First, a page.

Black Bull, Coniston; at the heart of the village
The Black Bull is always popular, ideally situated on a junction in the heart of the village. Despite being run by the same family and with some of the staff having worked there for years, it does lack a bit of soul. It isn't often that you see any locals in there, and the bar is a place where transactions but not conversations take place. The same cannot be said about the place across the road, The Yewdale Hotel. Newly-refurbished and under new management, the bar was a convivial hub with groups of people sat or stood, but not to the detriment of anyone wanting to get served. Conversations were struck, many about football, as at least three of us were watching the Chelsea - Man United match on our phones. Elsewhere couples and families were sat at the tables, some having a drink, some having a meal. The friendly lad behind the bar asked me if I was a member of CAMRA, which got me 40p discount off my Loweswater Gold. Sadly, despite being 50p a pint cheaper than the Sun, the quality wasn't quite as good, but that was the only disappointment on a most pleasant visit.
The Yewdale Hotel, Coniston; friendly and welcoming
Having had breakfast and checked out of The Sun in the morning, I went for a wander down to the lake. It was raining, and the cold wind cut through to the bones. A coffee at the busier-than-usual Bluebird Cafe by the jetties helped a little, but by the time I got back to the hotel and retrieved the car, I was pretty cold and wet. Heating cranked up, I decided to pay a visit to the Drunken Duck at Barngates where I hadn't been for a few years.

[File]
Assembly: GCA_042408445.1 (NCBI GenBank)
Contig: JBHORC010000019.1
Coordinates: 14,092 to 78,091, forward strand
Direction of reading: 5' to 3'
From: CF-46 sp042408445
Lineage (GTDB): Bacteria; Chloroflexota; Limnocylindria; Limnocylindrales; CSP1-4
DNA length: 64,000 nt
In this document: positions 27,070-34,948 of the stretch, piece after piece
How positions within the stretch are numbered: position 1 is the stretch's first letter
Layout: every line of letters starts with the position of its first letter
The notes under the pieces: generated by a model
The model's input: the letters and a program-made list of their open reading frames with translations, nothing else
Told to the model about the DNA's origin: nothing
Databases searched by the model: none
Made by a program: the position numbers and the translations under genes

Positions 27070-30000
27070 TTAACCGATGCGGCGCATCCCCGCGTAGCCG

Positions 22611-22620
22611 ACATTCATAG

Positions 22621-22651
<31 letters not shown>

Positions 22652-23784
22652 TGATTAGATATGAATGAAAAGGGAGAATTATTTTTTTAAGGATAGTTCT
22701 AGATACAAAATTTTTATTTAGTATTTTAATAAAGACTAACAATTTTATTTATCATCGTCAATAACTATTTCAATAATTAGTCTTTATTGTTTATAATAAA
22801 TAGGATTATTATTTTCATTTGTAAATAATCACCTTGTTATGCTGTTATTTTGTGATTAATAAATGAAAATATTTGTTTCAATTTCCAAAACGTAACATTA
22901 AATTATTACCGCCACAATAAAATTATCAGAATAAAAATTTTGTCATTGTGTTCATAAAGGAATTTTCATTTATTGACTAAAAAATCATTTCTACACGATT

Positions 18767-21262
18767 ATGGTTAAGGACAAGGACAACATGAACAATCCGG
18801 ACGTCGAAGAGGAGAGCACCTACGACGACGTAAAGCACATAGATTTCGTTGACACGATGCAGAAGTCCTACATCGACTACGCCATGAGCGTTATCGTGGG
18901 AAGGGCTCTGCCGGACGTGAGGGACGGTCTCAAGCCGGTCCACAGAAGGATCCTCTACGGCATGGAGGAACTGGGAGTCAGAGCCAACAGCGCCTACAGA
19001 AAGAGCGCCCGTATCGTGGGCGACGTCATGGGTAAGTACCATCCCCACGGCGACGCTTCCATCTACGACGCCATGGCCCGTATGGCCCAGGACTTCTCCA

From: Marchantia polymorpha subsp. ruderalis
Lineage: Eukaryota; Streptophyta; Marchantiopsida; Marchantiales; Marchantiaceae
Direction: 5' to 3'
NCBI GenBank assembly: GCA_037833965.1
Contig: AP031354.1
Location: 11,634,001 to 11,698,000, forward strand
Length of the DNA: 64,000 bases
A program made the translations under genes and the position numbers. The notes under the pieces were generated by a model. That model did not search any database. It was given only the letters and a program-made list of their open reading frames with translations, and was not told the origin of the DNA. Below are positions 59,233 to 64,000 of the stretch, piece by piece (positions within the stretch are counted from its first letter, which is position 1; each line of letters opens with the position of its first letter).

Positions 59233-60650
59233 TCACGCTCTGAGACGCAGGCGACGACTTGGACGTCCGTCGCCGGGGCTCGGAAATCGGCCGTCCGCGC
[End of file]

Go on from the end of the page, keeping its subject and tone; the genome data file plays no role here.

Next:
The road back towards Ambleside was even wetter than yesterday, and taking the turn off at Clappersgate to head up to Barngates it was wetter still, with streams flowing off the hillside at will, forming large, ever-increasing small lakes. The Drunken Duck is signposted half a mile up off the road to Hawkshead, and stands proudly at a crossroads, with - when weather permits - outstanding views towards Ambleside and the fells beyond. It has been home to the Barngates Brewery since 1997 which, apart from the Drunken Duck, now supplies another 150-plus outlets. The attractive pub is also a destination for lovers of good food, and the wet weather meant it was a very busy Tuesday lunchtime with most tables taken. Still pretty full from a hearty breakfast, I ordered a sandwich, which arrived doorstep-size filled with Lancashire cheese and tomato chutney. I washed it down with a pint of 4% Brathay Gold, a delicious fruity bitter from the brewery round the back. This was another really good beer, another NBSS 3.5, and maintained the high quality of the beer I tried on this trip.

If only the weather had been as good....

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  1. Loved your description of the Black Bull. I felt the same way, but wasn't sure if we caught it on a bad day.